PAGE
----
The Big Picture of Big Business

This article was written by Cath Kestler, resident of Silver Creek. It can also be found in the (Dunkirk) Observer Today

A good wage in exchange for a hard day’s work is what used to be the norm, but not anymore.  Coal miners, in my opinion, is one of the most dangerous jobs out there with little or no regards for safety or health concerns from the employers and the actions of the said employers speak volumes.

Coal miners face a plethora of dangers related to working in what often amounts to miningunsafe, cramped facilities.  The constant threat of injury to miners includes falling objects, equipment malfunctions, and roof collapses.  The threat of physical injury is a real concern, though this is not the only threat that miners face on a daily basis.  Miners run a profound risk of respiratory damage through the high levels of dust and other chemical particulates which are rather prevalent in deep coal mining.

The communities located within the proximity of mining operations face a broad array of health concerns due to several factors.  The use of explosives creates a great amount of dust which affects the respiratory health of nearby communities.  The explosives are made of chemicals which have been linked to poisoning of local area residents.  Underwater water tables are capable of fracturing and often lead to contamination of drinking water by heavy metals, mine drainage, and methane gas.

In spite of all the above mentioned risks, let’s not forget about the overall mental health and the effect it has on a family that has it’s breadwinner in constant danger on a daily basis.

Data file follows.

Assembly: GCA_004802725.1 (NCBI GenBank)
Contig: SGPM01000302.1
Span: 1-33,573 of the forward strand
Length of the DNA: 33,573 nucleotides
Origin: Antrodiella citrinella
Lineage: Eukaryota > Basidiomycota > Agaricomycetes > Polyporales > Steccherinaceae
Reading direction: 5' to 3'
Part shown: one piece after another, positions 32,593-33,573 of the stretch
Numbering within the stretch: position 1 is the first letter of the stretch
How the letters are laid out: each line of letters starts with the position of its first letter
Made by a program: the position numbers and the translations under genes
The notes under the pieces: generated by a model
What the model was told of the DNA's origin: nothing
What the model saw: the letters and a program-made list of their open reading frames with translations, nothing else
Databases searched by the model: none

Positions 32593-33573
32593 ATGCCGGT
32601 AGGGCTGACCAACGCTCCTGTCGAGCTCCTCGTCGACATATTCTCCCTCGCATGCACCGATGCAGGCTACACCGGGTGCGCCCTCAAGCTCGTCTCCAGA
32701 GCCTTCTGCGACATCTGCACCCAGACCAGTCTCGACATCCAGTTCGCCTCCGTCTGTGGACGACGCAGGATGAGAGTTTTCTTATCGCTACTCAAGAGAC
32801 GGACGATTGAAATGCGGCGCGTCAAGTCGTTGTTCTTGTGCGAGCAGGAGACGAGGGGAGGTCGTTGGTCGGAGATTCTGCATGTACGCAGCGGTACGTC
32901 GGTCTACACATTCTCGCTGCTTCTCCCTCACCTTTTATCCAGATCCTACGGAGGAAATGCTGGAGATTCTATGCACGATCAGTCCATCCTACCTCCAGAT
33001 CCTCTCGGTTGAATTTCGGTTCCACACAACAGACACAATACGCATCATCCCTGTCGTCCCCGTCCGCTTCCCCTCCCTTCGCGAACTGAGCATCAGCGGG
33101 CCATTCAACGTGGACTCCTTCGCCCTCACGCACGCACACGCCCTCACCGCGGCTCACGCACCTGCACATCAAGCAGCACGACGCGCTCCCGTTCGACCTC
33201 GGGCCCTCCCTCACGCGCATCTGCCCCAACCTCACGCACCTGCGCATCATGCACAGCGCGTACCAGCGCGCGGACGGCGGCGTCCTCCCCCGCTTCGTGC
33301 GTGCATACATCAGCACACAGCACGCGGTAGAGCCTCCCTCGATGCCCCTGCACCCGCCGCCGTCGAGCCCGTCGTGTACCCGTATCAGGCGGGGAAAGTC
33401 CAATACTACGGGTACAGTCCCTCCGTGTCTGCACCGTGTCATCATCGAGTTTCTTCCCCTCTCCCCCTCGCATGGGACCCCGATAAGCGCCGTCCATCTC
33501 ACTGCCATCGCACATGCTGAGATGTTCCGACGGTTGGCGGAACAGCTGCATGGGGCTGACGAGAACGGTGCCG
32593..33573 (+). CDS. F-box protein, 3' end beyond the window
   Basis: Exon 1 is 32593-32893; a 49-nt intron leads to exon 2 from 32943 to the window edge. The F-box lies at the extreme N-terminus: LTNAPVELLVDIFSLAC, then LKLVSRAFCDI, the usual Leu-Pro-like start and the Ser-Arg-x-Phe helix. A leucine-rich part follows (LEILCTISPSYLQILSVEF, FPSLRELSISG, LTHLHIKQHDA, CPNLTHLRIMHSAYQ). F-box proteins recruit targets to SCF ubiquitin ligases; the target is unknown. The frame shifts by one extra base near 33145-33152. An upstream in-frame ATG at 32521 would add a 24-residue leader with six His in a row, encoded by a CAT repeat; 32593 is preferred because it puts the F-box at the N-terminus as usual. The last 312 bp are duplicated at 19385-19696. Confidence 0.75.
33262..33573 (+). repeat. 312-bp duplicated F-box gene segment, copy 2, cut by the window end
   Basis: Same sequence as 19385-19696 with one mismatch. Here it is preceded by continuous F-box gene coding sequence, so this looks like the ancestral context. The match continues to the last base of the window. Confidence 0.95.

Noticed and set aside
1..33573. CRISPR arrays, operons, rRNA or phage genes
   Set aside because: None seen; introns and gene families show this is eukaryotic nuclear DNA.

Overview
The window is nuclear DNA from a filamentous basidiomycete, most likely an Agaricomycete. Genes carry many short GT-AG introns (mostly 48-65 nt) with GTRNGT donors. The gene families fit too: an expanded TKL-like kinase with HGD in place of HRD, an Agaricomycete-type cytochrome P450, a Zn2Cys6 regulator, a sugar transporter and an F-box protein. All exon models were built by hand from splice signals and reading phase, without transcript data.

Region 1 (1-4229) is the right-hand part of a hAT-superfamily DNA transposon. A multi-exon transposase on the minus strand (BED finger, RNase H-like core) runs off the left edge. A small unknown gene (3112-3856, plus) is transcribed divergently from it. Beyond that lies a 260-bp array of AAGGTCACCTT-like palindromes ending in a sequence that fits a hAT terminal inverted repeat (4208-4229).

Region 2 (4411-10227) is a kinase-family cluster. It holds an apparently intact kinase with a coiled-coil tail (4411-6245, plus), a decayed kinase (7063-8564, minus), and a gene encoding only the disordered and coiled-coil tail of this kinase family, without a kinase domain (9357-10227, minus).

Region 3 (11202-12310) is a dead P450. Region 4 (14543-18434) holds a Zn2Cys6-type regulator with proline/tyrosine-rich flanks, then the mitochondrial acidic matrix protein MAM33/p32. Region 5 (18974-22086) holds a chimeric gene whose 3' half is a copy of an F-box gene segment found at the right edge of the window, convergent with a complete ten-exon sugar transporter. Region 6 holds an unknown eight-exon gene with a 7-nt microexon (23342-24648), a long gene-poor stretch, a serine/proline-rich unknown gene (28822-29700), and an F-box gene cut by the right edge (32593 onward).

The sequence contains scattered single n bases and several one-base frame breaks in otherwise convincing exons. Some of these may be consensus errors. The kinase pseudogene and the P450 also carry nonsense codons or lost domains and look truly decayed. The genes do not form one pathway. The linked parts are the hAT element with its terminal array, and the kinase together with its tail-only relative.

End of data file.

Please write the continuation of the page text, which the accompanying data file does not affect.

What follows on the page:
Alpha Natural Resources is one of the four largest coal companies located in the US that have filed for bankruptcy last year.  This company unveiled a plan to pay its top executives multi-million dollar bonuses over a period of six months to slash benefits for workers and to dodge environmental clean-up requirements resulted from their filing for bankruptcy.

When 2014 loomed over the horizon, it was apparent that Alpha was on the verge of financial collapse; they paid their CEO Kevin Crutchfield close to $8 million and former President Paul Vining more than $4.5 billion.  Other top executives were promised a $2 million retention bonuses for staying on the job through August 2016; thus to ensure the “high-level” performances they have shown in the past.  One would think that their bloated salaries they collected would cover this…

You should question, why dole out millions to the same executives that bankrupted the coal giant to begin with?  These executives proposed to eliminate health insurance, disability and other benefits for mine workers to save the company money to protect the company’s cash reserves and to have the cash on hand to assure those same executives receive their bonuses.  This questionable move would hit hard more than 4,500 already disabled former employees, non-union retirees, and their families extensively.